So I finally make it, arriving at midnight (after a 23 hours of traveling) in Lima, Peru – my first footfall in South America and the luggage carousal had jammed and my bag was still in the USA. The first night at the really upmarket airport hotel was rather lonely and uncomfortable as my pajamas and toothbrush were partying in Houston. However, it was only about 5 hours of discomfort, as we had a 6:00 am flight to the ex-Inca capital of Cusco, so I put back on my rank clothes, hoping my fellow passengers had colds and walked back to the airport. This was a rather atypical flight – normally, you take off, climb, fly a bit and then descend to land. This was more of a climb, fly, land – the whole descending bit was missing as Cusco is at 3,300 meters up in the rather thin air.
This was our first taste of rarefied air that was to be with us for the next weeks. In this low oxygen environment your body instantly tries to adapt – the first noticeable sign is you panting. Every physical and mental action is unfocused, blurry, you are out of breath walking up or down a few steps, and you are constantly peeing as your body frenziedly tries to discharge liquids to thicken the blood. You cannot sleep; you nose cannot physically accommodate the amount of air your need, so your mouth is constantly dry as you to pant massive amounts of air to compensate. You have a craving for liquids and high iron foods as your body ramps up new red-blood cell production – even liver smelt appetizing – first time that has ever happened to me.

The Sacred Valley – Inca heartland
Leaving the airport, we staggered up the 4 steps in to the bus, flopped in the seat for a tour of the Sacred Valley, so called by the Incas due to its unique weather (it has one of the many micro-climates in Peru), geological and agricultural qualities – it also has seams of precious metals running through it. We sampled some delicious corn that is still grown there as we trekked (and puffed) through our first point of call, a market in Chinchero. It was full of llama-themed objects, but sadly no llama underwear – at this stage, over 40 hours since departure, I would have gladly slipped on a pair if they had had any. The highlight of the tour was at end of the valley, in Ollantaytambo, which served as the last pocket of Inca resistance against the Spanish – the highlight for me was not the Inca ruins, but the availability of undies in my size (which shrunk after the first wash). The ruins were spectacular, with tiers of crop growing terraces, amazing masonry and a predisposition for placing things inconveniently up very steep valley walls (why put the grain store next to where you live, surely it would be better on the other side of a valley!?). We spent the night at a hotel which was described itself as “Hotel Sauce, ruins view”, which we were glad to discover looked over the ruins as opposed to being an eyesore spoiling it.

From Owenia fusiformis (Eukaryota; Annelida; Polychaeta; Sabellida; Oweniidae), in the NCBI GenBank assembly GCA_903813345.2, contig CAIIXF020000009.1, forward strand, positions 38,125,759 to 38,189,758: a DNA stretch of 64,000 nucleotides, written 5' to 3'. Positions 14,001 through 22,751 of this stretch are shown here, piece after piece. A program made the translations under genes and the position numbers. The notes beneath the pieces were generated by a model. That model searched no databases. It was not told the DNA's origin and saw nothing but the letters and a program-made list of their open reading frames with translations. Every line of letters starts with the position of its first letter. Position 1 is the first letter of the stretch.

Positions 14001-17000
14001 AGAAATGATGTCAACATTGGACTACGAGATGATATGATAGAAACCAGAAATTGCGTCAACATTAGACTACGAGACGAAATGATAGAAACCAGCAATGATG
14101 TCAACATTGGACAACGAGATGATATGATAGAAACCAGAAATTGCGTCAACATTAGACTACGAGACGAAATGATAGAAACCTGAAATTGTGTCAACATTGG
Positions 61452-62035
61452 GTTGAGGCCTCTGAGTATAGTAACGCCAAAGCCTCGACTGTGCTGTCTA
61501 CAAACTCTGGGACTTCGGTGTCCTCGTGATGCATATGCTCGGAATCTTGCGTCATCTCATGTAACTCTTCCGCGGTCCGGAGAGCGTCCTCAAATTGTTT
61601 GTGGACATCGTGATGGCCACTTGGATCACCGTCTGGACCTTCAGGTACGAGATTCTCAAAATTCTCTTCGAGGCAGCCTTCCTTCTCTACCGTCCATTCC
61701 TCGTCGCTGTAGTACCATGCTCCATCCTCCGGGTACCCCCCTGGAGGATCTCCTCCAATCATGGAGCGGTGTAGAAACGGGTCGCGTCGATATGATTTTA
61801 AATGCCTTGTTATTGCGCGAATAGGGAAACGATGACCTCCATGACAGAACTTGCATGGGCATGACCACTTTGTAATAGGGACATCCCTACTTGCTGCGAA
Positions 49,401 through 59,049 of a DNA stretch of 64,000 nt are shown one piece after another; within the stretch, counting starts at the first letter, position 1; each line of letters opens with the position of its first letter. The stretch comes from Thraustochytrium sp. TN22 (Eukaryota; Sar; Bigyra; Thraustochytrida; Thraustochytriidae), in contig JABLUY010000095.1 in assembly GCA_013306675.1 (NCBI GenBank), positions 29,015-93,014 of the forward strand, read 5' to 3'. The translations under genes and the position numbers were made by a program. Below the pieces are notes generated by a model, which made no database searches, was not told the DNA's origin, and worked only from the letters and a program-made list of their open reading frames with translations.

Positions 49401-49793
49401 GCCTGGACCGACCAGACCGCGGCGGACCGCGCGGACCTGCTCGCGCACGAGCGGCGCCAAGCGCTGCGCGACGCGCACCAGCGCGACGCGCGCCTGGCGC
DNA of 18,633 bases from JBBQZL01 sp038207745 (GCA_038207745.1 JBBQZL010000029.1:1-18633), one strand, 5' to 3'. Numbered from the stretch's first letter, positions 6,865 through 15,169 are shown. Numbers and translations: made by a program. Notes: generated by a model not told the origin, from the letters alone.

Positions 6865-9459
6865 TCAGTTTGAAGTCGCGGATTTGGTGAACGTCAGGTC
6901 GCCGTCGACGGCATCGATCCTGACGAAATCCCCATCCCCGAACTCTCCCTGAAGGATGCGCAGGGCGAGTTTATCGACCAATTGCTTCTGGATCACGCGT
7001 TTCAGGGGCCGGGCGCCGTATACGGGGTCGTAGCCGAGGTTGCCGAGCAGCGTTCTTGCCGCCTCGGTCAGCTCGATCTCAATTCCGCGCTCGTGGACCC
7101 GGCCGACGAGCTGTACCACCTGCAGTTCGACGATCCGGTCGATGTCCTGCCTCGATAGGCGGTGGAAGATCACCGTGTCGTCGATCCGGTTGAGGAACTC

Sacred Valley

On to Machu Picchu
From Ollantaytambo we were off to our first real highlight – Machu Picchu. There are several options for getting there, hiking, a yucky local flea-ridden train or the luxury Vistadrome Pullman, with great views and a snack. We opted for the easy option and arrived in comfort at the town of Aguas Calientes (now cut off by mud slides) and transferred to a bus up 15 hair-pin bends to the entrance of this amazing Inca town. It was built around 1430 but was abandoned around the time of the Spanish conquest 100 years later. It was rediscovered by in 1911 by Hiram Bingham, an American historian and is absolutely stunning.